The case against NATO

What once was a defensive alliance dedicated to European security now has little to do with either defense or Europe

Daniel Larison

The goal of the North Atlantic Treaty Organization used to be, as its first secretary general, Lord Ismay, phrased it, "to keep the Russians out, the Americans in, and the Germans down." Today, the only reason to keep NATO going seems to be to give Americans a reason to be "in" Europe when there is no longer any need for American military involvement in European affairs. Putting the alarmism of the past few years aside, Europe is under no threat from Russia, which the Europeans seem to understand far better than Americans do. And since its reunification, Germany has become the economic and political heart of a peaceful project of European union. Sixty years since its founding and nearly 20 years since the end of the Cold War, it is well past time to dismantle NATO.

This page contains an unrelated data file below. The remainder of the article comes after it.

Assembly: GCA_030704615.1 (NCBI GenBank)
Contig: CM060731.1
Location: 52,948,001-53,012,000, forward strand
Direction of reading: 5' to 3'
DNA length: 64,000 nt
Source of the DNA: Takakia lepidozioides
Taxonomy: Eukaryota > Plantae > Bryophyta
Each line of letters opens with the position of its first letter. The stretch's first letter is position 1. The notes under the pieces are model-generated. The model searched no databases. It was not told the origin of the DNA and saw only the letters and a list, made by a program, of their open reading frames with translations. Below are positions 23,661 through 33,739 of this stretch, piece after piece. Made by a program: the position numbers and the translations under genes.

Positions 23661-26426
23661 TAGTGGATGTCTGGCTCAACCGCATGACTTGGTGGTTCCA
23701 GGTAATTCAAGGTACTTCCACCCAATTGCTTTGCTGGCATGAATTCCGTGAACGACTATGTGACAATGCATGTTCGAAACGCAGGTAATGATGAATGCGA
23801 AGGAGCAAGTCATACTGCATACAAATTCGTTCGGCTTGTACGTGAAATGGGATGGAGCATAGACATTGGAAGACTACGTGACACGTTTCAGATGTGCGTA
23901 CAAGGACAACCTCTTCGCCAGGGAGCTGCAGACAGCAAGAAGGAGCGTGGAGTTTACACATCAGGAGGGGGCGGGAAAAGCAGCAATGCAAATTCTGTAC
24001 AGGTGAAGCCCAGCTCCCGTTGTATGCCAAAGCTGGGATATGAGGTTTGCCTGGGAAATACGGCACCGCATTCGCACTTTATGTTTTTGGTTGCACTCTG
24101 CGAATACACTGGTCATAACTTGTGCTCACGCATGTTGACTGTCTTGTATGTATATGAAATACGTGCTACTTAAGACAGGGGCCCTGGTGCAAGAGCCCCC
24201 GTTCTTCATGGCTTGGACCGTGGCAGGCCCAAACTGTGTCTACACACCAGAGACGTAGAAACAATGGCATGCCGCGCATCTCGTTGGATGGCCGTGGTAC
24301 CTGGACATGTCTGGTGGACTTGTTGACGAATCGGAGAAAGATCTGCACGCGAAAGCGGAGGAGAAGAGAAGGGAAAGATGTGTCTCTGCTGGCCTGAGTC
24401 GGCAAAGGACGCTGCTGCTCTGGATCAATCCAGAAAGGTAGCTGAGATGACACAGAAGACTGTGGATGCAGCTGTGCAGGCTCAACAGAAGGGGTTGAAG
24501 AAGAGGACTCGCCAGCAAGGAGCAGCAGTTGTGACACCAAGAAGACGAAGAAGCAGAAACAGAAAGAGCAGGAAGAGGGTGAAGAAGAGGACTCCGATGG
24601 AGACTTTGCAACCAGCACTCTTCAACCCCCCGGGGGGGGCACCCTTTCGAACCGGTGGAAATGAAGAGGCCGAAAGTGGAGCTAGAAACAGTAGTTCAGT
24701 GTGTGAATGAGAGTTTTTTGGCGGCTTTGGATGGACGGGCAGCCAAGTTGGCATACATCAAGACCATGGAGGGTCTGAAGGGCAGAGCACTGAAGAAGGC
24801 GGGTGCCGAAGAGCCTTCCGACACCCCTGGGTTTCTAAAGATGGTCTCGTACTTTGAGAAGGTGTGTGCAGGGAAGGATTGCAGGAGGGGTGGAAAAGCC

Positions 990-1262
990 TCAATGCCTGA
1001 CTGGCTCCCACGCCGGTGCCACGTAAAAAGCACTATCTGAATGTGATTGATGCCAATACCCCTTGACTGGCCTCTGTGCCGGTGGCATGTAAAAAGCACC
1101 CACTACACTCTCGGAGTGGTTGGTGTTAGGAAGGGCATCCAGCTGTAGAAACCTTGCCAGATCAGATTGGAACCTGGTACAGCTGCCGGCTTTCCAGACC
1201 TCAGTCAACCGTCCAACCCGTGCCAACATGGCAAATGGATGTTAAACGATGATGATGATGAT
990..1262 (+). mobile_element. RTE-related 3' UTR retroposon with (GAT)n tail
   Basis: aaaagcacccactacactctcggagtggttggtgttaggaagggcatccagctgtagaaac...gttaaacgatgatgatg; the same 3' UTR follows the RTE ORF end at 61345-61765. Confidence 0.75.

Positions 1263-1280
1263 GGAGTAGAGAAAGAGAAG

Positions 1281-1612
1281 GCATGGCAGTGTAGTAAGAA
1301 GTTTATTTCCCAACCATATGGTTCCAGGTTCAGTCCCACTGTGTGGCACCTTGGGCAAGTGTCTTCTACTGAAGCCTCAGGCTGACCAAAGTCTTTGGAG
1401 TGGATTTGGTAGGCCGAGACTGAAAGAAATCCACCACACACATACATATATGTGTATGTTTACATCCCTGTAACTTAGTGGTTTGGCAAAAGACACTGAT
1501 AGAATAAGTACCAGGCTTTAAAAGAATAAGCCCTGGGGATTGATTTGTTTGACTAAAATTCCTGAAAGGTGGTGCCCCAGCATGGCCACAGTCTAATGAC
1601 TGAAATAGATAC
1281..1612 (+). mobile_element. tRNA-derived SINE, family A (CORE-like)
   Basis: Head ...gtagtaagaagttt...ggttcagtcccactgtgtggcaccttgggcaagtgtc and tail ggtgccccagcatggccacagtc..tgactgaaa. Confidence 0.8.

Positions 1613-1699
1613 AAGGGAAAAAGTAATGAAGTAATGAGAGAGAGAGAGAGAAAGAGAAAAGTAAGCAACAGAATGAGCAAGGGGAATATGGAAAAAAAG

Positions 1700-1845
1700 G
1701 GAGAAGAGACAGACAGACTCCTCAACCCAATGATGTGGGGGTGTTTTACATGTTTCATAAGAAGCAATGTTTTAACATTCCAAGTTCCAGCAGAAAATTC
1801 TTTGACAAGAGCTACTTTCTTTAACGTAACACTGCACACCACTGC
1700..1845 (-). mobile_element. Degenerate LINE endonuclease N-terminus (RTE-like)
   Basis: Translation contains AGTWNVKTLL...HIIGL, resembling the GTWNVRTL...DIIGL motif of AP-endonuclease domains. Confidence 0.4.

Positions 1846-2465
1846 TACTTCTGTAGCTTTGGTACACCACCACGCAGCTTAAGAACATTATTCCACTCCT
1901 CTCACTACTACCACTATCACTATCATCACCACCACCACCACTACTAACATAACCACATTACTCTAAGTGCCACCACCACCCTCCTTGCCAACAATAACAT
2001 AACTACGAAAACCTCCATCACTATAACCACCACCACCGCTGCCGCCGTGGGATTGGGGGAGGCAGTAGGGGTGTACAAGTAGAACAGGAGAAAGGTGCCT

In the end, the main argument for perpetuating the NATO relic is that it provides the support structure for projecting power into remote parts of the globe where American interests are even less clearly defined. In other words, what once was a purely defensive alliance dedicated to European security now has little to do with either defense or Europe. The Alliance is not only outdated for America’s European allies, who increasingly see no reason to participate in "out-of-area" missions, but also functions as a potential enabler of American involvement in parts of Asia and Africa where no vital American interests are at stake. By keeping NATO in existence, Washington leaves itself open to the temptation to meddle in far-flung parts of the globe, even as it provides the superficial "multilateral" cover to make U.S. military intervention overseas more politically palatable.

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